>several papers on the topic.

A lack of credentials -- or a lack of ethics -- hasn't stopped
one Eric Raymond from writing papers on this topic, most of
them self-serving propaganda. You SHOULD publish, Terry; you
make a lot more sense than Eric and wouldn't simply be out to
increase the value of your stock.

--Brett

gr...@lemis.com

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Jan 18, 2001, 5:49:43 PM1/18/01
to
On Wednesday, 17 January 2001 at 11:40:57 -0800, James Howard wrote:
>
> Why did Jolitz pull support from 386BSD? And what was BSDi doing at
> the time?

OK, let's look at some time lines. I'm currently travelling, so I
don't have hard facts to back up all these statements, which are from
my recollection. Feel free to counter them with facts.

pre-1990: Some people at the Computer Sciences Research Group in
Berkeley realized that the days of the CSRG were numbered,
and work on releasing the Berkeley code in unencumbered
form, primarily for people who wanted TCP/IP stacks. The
result was the Berkeley Networking Tape, later called
Net/1. It didn't pretend to be an operating system, but it
was a complete TCP/IP stack.

Still at Berkeley, Bill Jolitz and some others work towards
porting 4.3BSD Reno to the 386, and making the result
unencumbered. They failed, but Bill described the work in a
very detailed series of articles in Dr. Dobbs Journal,
starting (I think) in early 1991.

mid-1991: The CSRG released Net/2, the unfinished attempt at a 4.3BSD
port to the 80386. A large proportion of the CSRG members,
including Mike Karels, Kirk McKusick, Chris Torek and Bill
Jolitz, join up with some others, notably (at a later date;
I think 1 December 1991) Rob Kolstad, to create a company
called Berkeley Software Design Inc. (BSDI) to market this
software. Quite early on people started writing the
abbreviation as "BSDi", but they didn't in fact lower-case
the i until April 2000.

It's not clear what Bill Jolitz thought the goals of BSDI
were. Rob Kolstad told me that he got very upset towards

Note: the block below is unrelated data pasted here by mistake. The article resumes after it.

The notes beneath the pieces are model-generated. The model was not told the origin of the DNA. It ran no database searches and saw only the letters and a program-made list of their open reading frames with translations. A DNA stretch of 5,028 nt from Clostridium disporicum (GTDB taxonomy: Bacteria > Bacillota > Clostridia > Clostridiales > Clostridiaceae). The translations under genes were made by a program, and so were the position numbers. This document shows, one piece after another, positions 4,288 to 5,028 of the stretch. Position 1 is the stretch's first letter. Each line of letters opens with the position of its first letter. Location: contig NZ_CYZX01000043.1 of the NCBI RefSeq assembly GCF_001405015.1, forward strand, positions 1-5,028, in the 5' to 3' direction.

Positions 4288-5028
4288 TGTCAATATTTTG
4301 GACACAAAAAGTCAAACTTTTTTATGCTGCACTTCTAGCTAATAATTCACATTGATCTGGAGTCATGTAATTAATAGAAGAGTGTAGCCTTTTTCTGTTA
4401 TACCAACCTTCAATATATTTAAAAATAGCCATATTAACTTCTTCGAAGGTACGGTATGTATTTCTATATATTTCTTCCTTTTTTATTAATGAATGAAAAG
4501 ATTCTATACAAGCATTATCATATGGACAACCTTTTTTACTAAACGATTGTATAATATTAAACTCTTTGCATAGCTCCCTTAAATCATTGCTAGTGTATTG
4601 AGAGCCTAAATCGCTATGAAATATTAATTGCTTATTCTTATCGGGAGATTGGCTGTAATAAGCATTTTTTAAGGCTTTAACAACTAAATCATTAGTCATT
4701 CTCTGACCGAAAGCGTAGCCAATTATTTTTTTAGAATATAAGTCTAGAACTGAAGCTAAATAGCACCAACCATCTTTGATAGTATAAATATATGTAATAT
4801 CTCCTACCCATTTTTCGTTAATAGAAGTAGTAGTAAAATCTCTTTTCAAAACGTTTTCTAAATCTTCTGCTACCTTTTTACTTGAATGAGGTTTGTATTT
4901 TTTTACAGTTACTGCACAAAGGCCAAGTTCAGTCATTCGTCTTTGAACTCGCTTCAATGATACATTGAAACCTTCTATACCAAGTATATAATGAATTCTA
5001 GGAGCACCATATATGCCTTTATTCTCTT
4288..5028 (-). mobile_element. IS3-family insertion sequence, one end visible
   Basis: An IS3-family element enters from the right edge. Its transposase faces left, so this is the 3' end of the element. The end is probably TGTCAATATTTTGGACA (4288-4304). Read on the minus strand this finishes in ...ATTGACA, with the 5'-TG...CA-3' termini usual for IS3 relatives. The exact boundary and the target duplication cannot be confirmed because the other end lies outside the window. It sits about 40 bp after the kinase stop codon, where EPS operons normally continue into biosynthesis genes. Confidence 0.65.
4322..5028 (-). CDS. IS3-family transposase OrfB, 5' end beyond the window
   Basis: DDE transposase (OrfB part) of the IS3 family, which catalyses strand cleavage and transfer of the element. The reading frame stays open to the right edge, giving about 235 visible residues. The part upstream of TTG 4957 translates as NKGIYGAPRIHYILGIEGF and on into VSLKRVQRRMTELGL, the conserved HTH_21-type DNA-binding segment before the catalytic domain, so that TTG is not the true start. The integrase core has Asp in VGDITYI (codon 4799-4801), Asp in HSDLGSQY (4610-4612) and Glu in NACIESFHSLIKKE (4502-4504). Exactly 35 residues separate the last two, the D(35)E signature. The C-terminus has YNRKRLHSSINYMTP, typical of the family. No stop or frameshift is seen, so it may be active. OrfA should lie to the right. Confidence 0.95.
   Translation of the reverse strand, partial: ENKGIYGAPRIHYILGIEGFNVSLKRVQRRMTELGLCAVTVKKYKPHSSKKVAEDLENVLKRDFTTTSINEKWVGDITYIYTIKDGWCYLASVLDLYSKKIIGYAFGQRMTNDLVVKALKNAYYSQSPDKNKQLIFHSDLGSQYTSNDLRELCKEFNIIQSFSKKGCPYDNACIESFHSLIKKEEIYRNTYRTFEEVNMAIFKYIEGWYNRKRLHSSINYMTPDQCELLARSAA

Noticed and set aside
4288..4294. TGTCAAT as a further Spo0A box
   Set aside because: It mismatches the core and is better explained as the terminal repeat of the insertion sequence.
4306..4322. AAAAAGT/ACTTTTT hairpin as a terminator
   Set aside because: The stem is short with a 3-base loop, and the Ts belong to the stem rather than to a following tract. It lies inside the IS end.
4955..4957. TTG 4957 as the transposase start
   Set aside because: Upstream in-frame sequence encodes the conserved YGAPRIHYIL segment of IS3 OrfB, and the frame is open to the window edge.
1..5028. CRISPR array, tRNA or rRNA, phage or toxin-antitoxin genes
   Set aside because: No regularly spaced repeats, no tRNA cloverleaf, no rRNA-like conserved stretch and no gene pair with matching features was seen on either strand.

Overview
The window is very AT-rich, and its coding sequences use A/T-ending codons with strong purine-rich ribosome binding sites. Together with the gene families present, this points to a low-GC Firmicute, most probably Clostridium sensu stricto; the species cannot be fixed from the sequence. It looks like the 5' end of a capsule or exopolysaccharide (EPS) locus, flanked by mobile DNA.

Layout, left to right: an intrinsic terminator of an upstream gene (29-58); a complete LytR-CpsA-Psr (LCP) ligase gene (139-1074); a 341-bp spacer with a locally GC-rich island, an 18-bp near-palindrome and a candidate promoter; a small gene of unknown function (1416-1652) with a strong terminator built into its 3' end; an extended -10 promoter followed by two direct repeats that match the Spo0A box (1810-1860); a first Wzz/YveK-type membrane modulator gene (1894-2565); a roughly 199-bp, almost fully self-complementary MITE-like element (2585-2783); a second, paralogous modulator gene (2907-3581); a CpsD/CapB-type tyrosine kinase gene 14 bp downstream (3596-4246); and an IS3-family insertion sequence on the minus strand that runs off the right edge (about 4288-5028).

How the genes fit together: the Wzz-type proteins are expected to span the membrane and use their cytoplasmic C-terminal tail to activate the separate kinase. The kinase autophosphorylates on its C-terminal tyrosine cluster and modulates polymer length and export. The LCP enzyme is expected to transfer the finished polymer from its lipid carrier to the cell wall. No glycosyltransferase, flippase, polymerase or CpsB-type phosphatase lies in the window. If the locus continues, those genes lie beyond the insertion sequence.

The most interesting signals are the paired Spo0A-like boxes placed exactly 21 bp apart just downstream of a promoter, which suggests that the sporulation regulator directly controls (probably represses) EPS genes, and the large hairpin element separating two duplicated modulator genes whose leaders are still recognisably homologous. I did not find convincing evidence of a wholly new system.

the end of the year because BSDI wanted to charge money for
the system. It's not clear how he thought they were going
to be viable without doing so, but he left BSDI on 1
December 1991, not before he had destroyed all his work.

Feb 1992: BSDI releases the first Beta versions of their commercial
operating system, BSD/386.

Mar 1992: Bill Jolitz releases the first alpha version (0.0) of his
free operating system, 386BSD.

14 July: Bill Jolitz releases version 0.1 of 386BSD.

At this point, BSD/386 was quite a usable system. I was
running both Interactive UNIX/386, a System V.3.2
derivative, and BSD/386 0.3.3, and the BSD/386 was already
much more polished than Interactive. By all accounts 386BSD
was still a disaster. I once started trying to install it,
but didn't get very far.

Apr 1993: NetBSD 0.8 came out.

Dec 1993: FreeBSD 1.0 came out.

End 1995: Dr. Dobbs markets "386BSD 1.0" on CD-ROM for $99, promising
support. It was a disaster, no support was forthcoming, and
the documentation was in a proprietary Microsoft format. I
don't know that anybody ever got it running: by that time
FreeBSD and NetBSD were just too far ahead, and the CDs were
a lot cheaper.

So why did Bill "pull support"? I don't think he did. He never
offered any support, and much of the ill-feeling came from people who
thought that he should put their patches back into the base. That
would have been a sensible thing to do, of course, but he obviously
didn't want to do it. I suspect that he found the whole thing had
grown over his head. In hindsight, it's surprising that it took so
long for the NetBSD and FreeBSD people to get started. If it had
happened earlier, it's possible that people might have got over their